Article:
Here we are today, less than a handful of weeks from the next Presidential election. We know who was appointed by President Trump to succeed Scalia: it was Neil Gorsuch. We also remember the outrageous pantomime in 1918 that accompanied the nomination and appointment of Brett Kavanaugh to succeed Anthony Kennedy. And now, with the death of Ruth Bader Ginsburg, President Trump has nominated her successor to be Amy Coney Barrett.
The chance to hear the nominee herself – albeit four years ago – lecturing on this is too good to squander.
The Lecture is introduced first by Rick Mullaney, Director of the Institute, who hands over at 1:38 to Pat Kilbane whose task is to introduce the speaker herself. She begins at 4:07, speaks till 18:08, and this is followed by Q&A.
I am often asked about speakers’ mannerisms, and what can be done about them. Over the decades my position has changed a little and now reached a point where essentially I tell speakers not to worry about the existence of a mannerism, only that the audience has noticed it. If you are interesting enough any mannerism becomes unnoticeable to the audience. So what you do about a mannerism is you make your talk more interesting.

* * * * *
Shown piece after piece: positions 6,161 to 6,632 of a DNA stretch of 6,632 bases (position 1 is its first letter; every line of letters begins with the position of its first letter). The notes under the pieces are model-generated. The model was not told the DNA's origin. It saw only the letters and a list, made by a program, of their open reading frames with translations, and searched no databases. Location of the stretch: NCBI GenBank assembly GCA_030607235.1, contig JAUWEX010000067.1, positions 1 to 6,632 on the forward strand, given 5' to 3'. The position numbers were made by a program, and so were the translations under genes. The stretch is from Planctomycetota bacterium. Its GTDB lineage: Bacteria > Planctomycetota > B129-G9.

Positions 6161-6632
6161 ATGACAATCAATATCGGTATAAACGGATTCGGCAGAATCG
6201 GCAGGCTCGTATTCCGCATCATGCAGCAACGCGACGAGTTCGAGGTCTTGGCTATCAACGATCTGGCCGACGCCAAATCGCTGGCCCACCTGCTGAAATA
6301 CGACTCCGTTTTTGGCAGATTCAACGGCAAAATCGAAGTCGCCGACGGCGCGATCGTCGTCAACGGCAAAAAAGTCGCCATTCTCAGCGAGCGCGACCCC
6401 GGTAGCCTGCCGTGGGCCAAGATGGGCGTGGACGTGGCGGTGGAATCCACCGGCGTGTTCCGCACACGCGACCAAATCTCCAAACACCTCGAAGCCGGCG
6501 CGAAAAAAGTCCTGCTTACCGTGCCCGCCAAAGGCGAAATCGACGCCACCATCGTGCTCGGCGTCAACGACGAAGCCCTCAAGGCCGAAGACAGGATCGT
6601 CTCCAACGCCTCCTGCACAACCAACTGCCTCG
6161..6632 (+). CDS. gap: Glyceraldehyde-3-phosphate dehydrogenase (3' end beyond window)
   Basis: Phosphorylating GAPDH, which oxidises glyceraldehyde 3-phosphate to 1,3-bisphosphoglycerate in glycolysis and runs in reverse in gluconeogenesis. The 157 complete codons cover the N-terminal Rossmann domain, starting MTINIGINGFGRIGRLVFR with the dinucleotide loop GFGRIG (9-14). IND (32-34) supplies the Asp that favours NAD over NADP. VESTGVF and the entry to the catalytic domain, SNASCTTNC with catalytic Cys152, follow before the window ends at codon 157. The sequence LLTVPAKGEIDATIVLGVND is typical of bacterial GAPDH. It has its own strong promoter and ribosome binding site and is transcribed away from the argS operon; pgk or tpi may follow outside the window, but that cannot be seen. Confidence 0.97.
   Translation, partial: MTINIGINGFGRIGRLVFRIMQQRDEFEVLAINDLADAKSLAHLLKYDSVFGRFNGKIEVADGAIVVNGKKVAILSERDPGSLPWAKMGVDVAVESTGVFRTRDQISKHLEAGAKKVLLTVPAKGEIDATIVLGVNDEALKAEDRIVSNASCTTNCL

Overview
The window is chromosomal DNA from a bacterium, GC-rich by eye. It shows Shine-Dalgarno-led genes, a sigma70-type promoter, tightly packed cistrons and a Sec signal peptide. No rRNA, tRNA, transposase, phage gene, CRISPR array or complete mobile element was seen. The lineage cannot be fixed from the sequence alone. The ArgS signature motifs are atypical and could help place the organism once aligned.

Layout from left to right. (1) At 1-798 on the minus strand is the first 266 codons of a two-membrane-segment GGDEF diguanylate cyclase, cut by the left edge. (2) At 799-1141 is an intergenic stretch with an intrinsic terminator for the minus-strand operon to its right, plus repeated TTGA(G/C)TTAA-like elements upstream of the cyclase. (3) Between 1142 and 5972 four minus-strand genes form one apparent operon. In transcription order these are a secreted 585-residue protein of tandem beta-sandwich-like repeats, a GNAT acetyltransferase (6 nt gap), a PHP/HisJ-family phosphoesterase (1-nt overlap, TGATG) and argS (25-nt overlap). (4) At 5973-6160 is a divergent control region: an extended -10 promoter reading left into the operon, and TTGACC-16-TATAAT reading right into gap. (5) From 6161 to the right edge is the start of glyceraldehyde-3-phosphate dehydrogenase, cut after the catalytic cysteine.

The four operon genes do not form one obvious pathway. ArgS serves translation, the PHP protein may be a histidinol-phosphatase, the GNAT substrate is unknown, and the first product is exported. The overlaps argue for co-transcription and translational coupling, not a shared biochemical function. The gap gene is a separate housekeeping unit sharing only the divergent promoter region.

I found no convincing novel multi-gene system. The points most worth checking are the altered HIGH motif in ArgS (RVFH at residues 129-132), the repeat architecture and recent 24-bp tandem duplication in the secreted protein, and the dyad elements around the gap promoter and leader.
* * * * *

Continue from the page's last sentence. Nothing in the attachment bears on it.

Can your vocal quality be a mannerism? If so, Barrett has a mannerism. In the first seconds of my hearing her speak it was almost like Lina Lamont, played by Jean Hagen, in Singin’ in the Rain. That voice has a sharp, acidic, squeaky quality that, despite my conviction on the subject, had me thinking she needed voice coaching like Margaret Thatcher. I was wrong: my conviction was right. Within a minute or two the sound of her voice had become irrelevant, swamped by the value of what she was saying. I never noticed it again. Were I advising her I would tell her to ignore it.